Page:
From an international perspective, Adidas has also improved greatly. A lot of little mosaic pieces are coming together to form a meanwhile very convincing overall picture. Keyword: sustainability. Whenever global corporations communicate their commitment to social matters or environmental protection, the actual activities often show less solid results. For example, the cooperation Adidas entered into with Parley for the Oceans in April 2015 was initially though to be a PR stunt. But their support for environmentalists fighting against plastic waste in the world’s oceans was much more than just a symbolic gesture: starting by doing away with plastic bags in their own Adidas stores. And one year later, Eric Liedtke kept his promise of turning plastic waste into materials that could then be integrated into Adidas products: the Adidas UltraBoost was presented as a high-quality sneaker made using plastic waste found in the ocean.
And speaking of sneakers: Adidas is by no means the inventor of this shoe-based fusion of lifestyle and sport. But certainly a very successful driver of it. Especially when it comes to the Originals, of which the Stan Smith is one of their most successful models. Launched in 1971 as a tennis shoe and endorsed by the US star of the same name, ever since its relaunch in 2013 the white shoe has been enjoying a continuously high demand that goes way beyond a sporty clientele: around 80 percent of the Adidas Originals turnover was generated by sneakers. And the sport group’s lifestyle line is a “star of the streetwear scene”, according to a recent report in industry magazine TextilWirtschaft. The Superstar model is also living up to its name in a lifestyle context: according to a study by the NPD Group, it became the top-selling sneaker in the USA in 2016.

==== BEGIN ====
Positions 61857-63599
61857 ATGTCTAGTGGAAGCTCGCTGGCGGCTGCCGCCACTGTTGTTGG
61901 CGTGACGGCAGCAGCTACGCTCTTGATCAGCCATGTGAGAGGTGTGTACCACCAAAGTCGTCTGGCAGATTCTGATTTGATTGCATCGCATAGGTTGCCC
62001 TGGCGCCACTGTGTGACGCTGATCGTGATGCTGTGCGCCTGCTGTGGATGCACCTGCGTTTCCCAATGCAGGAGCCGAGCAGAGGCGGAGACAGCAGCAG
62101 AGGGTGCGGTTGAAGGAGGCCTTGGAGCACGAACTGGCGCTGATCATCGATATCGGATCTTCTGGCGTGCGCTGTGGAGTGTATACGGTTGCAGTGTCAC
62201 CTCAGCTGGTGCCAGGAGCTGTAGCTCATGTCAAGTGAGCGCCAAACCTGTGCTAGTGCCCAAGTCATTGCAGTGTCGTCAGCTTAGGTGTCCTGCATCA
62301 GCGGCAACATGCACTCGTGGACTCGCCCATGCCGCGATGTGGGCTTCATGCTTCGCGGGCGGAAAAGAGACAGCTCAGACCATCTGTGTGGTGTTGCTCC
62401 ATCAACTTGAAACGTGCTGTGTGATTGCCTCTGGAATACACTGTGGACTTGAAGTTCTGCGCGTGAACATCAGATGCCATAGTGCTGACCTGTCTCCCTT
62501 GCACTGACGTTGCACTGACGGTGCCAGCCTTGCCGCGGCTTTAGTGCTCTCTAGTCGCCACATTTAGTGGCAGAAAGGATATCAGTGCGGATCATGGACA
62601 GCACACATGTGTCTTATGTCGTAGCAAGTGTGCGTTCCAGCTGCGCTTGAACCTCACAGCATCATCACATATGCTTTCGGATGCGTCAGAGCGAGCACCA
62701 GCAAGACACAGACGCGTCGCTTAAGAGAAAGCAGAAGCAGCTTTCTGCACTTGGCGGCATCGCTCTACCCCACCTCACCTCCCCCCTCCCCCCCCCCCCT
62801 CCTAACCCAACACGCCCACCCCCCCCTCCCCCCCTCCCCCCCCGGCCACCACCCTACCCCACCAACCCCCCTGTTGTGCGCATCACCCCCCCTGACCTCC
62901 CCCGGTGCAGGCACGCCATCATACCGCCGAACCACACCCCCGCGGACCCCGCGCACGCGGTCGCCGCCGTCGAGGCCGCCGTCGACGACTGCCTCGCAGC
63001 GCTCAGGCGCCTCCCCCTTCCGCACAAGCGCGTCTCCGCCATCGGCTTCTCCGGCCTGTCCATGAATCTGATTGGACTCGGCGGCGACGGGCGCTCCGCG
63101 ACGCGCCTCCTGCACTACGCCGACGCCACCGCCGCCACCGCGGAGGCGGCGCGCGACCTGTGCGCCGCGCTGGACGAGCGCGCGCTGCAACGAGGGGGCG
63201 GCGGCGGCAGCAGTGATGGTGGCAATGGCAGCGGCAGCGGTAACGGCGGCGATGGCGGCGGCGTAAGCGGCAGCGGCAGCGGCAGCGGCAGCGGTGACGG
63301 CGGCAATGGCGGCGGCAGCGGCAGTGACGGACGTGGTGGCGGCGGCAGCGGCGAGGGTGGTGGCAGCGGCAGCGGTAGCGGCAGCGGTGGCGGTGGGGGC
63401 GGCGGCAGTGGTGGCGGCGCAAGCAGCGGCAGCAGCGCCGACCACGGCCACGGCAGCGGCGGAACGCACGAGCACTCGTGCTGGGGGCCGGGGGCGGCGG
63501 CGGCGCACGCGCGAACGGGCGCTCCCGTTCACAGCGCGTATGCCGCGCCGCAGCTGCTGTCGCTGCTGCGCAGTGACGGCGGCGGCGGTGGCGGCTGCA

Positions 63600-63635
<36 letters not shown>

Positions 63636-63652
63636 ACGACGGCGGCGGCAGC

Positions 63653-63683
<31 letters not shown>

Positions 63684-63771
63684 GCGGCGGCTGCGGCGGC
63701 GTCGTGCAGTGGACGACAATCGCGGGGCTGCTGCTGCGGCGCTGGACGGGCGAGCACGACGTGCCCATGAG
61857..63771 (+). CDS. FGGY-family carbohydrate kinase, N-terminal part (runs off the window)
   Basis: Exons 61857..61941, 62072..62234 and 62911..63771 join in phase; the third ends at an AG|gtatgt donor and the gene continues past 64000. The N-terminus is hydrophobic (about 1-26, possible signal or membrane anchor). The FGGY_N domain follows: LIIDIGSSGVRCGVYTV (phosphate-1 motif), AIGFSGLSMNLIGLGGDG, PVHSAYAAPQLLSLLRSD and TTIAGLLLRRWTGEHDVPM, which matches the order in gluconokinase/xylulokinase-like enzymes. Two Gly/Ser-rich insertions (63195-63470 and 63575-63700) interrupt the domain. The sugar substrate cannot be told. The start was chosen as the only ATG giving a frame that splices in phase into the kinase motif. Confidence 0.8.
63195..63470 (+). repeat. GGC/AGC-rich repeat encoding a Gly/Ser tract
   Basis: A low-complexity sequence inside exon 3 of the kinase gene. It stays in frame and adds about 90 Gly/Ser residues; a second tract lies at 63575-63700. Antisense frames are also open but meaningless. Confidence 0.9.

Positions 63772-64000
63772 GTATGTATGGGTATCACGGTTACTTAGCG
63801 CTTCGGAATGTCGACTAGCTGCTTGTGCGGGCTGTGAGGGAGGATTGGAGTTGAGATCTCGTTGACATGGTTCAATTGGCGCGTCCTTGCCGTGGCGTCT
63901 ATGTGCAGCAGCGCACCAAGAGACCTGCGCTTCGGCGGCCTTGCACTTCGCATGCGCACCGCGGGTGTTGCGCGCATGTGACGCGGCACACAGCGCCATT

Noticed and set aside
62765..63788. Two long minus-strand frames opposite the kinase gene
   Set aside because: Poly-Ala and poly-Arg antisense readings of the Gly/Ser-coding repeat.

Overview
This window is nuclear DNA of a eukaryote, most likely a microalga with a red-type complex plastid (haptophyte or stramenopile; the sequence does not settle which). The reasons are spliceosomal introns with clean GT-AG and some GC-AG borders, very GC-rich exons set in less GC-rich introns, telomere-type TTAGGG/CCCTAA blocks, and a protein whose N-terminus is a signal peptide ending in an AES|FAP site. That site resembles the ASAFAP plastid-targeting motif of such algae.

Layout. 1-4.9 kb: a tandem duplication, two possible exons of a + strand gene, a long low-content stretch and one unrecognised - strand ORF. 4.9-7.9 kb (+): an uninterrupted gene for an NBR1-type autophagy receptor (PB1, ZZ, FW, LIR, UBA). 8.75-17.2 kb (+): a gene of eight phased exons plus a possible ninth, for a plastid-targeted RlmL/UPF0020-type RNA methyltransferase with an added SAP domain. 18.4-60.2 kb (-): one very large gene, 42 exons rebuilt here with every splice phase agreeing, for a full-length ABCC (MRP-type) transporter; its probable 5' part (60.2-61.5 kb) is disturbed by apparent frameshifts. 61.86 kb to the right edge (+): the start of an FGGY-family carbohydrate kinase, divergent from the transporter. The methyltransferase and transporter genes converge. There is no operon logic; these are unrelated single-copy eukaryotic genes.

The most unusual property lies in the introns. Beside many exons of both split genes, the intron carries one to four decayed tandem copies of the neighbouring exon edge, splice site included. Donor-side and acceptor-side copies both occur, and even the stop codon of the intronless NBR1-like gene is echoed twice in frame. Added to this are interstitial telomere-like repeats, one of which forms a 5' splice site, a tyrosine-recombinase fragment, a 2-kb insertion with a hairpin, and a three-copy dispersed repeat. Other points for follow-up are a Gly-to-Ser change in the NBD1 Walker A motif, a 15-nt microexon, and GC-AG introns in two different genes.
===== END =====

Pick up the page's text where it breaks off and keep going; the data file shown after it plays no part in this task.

But with so much emphasis on lifestyle, what role does performance still play for Adidas? “Adidas will always remain a sports brand,” asserts Eric Liedtke, despite going on to say that their focus has become broader over the last few years: “We are now also accompanying our consumers off the playing field, with fashion and streetwear inspired by sport”. So the athleisure trend certainly seems set to continue.
And Adidas will continue shaping it with the Originals. “In Originals today we have a 50:50 split between cult shoe models from the past such as the Superstar, Stan Smith and Gazelle, and new designs that feature some of our most advanced technologies, like Boost.” With the combination of iconic names and brands from our collective sport memory and innovative footwear for the streetwear sector, Adidas has hit on a goldmine and changed the core of Adidas Originals to successfully lead the brand into the future.
In paving the way for this, the company has been able to count on protagonists of today’s pop culture such as Pharrell Williams, who was involved in designing the Hu sneaker this year, based on classic tennis shoes. Rapper Kanye West designed the Yeezy model, which is so popular that prospective buyers are willing to camp out in front of stores all night long, just like iPhone fans, to get their hands on one of the limited models whenever a new edition is launched.
Eric Liedtke has helped Adidas to diversify, while remaining distinguished. And the figures are proving him right: in 2016, profits increased to over 1 billion euros.
This article was published (in German) in the supplement on the 2017 “CMO of the Year” award by HORIZONT (dfv Media Group).